But it’s a high that comes with a low. Because the great benefits of selling directly to the readers also demands a new mindset. D2C is perfect for the long tail economy, which grow both bigger and longer, but will always struggle with discoverability as its inherent nemesis. To stand out in the vast and growing world of digital content, you need to leave the shadows of traditional publishing and take a big, brave step out in the light. You need to build a relationship with your readers, be present where they are, and make it easy for them to understand what you do and to tell others about it. In other words: you need to build a brand.

It’s not about ads, fancy logos or catchy slogans. It’s not about adding a superficial layer of marketing fluff to smudge your favorite stories. In fact, it’s quite the opposite. There are a plethora of buzzwords – freemium, content marketing, evangelists and the like – which are just industry circumlocutions of something that’s quite straight forward. Tell people why the stories you sell are your favorite ones. Be relevant. Be accessible. Be honest.

Every modern company is a media company, from 37signals to Apple, from Mr Porter to Nike. Except publishers, it seems. Again, O’Reilly or McSweeney’s stand out from the rest. They have a voice of their own, and when it comes down to it, that’s why they have been so successful with direct sales. Or have a look at Harlequin. They have crafted a strong brand, which made it easy for them to build a relationship with their readers, powered by Publit.

The internet connects people, but you need to tell them who you are. Everyone is within reach, but you need to earn their attention. It’s only then you can take the first steps in the new world of publishing, filled with amazing stories.

DISCUSS: Why Have US Trade Pubs Largely Balked at D2C E-bookselling?

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4 Comments

  1. Posted May 23, 2012 at 1:58 pm | Permalink

    This is an excellent way forward for many of us who are standing in complete opposition to the way not only traditional publishing has faltered but also for the ways that Amazon has also tried to soak up all the revenues that exist in this book world we live in today.

    Sullivan Street Press has always sold directly to its readers. We are finding lots of new ways to get the word out about who we are and why our titles should be on everyone’s e-reader. And for those who aren’t ready for the e-book revolution, we are hooked up with the Espresso Book Machine people primarily through McNally Jackson Books in Manhattan where are titles are available in print on demand versions as well.

    This new world is extremely exciting. Moving forward we have also been working with MAZ Digital to create an iPad app that is now also available and will contain the entire Scags Series once it is completely published.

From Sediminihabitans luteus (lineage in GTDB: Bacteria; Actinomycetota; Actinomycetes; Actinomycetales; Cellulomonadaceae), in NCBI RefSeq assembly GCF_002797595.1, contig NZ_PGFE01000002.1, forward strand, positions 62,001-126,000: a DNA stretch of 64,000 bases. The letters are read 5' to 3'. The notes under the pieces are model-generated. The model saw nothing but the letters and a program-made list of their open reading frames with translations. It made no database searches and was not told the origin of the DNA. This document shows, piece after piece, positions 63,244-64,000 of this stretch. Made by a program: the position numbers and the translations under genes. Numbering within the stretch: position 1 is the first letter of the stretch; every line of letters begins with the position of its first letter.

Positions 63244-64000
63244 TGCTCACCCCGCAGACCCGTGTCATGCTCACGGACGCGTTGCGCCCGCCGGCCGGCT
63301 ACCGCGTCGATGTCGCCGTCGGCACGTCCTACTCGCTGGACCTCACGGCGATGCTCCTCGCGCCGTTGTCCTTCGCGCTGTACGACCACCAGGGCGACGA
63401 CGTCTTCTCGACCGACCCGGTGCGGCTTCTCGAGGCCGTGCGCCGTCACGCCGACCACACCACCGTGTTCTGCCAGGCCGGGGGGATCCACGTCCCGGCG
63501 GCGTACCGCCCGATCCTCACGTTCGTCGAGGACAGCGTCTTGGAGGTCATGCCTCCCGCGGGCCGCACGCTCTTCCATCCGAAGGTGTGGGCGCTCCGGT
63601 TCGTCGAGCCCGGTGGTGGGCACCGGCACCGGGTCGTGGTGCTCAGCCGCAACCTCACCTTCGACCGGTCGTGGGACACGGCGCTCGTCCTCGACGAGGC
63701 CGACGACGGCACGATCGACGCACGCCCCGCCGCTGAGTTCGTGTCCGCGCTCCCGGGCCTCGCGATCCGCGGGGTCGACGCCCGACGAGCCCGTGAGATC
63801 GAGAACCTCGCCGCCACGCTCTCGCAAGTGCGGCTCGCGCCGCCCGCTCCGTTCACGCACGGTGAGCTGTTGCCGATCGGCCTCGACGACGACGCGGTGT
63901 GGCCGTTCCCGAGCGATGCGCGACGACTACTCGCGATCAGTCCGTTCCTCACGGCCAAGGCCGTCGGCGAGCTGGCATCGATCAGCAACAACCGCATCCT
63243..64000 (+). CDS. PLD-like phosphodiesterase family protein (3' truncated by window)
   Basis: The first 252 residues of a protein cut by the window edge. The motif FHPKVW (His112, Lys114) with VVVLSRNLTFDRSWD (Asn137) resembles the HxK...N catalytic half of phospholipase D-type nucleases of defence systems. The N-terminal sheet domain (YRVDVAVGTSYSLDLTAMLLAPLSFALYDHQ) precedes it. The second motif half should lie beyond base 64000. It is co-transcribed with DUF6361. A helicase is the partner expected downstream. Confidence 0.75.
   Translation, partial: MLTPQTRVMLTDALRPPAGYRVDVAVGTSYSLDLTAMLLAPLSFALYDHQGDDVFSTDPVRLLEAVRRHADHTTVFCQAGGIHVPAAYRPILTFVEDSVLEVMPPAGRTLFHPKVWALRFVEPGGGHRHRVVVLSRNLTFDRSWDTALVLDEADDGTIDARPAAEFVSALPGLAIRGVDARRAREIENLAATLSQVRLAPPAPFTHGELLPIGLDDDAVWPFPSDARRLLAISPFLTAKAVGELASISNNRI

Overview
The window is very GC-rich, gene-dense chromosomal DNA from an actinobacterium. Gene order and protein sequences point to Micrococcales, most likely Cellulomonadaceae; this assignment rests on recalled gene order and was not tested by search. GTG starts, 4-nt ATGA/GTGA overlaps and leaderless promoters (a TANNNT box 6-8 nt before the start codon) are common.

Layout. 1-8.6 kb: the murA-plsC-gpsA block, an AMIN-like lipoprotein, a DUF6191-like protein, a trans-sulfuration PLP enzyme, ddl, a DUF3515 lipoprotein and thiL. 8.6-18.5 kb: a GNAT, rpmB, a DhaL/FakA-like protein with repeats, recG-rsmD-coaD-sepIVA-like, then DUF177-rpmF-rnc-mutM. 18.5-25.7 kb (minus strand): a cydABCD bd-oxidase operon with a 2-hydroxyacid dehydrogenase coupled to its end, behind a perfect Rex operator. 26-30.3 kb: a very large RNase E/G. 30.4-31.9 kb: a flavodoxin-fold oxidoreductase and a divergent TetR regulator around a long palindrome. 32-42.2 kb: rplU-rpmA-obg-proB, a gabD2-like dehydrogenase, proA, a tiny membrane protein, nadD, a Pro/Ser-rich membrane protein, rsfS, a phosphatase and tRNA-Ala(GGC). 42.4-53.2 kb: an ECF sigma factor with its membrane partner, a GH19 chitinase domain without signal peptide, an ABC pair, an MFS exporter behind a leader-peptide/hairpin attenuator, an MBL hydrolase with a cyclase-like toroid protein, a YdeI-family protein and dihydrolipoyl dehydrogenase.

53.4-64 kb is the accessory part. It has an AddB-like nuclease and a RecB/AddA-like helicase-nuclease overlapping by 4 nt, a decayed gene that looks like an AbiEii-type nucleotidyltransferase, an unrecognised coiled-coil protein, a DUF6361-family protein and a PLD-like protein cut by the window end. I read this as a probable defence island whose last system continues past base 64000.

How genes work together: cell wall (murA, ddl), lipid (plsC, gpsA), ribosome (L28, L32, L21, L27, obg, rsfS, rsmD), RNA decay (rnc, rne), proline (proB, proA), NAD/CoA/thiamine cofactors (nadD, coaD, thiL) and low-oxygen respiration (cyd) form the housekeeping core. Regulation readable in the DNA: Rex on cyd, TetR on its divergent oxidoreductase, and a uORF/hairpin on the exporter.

So there are other publishers out there who also deserve to be acknowledged for what they are doing and will continue to do. For all the best reasons–to save the environment, to be more financially controlled so we can offer books at reasonable prices and to help readers learn about this new revolution in the book world.

    This new world of direct to consumer publishing is an amazing one. Thanks for making it clear for lots of readers why this is so.

  2. Posted May 24, 2012 at 4:21 am | Permalink

    Great post, especially the passage on voice and vision. For me the highlight is: ” There are a plethora of buzzwords – freemium, content marketing, evangelists and the like – which are just industry circumlocutions of something that’s quite straight forward. Tell people why the stories you sell are your favorite ones.”

    That last sentence strikes me as a great publishing aphorism!

  3. Posted May 24, 2012 at 9:55 am | Permalink

    THIS: Tell people why the stories you sell are your favorite ones. Be relevant. Be accessible. Be honest.

    In my work consulting with writers on branding and platform building, this is exactly the point I stress. Standing out in a sea of content isn’t about trying to attract every potential reader in the world by making your work sound palatable and generic. Rather, it’s about determining exactly what you are offering that’s relevant to your readers and letting them know about it. In regular old marketing language, it’s about stressing the pertinent benefits (to the reader), NOT the features.

  4. Posted June 16, 2012 at 4:36 am | Permalink

    Holy words! but around there’s something more: I am a private bookseller that has built its own virtual library on facebook selling ebook in agreement with Amazon. Come take a look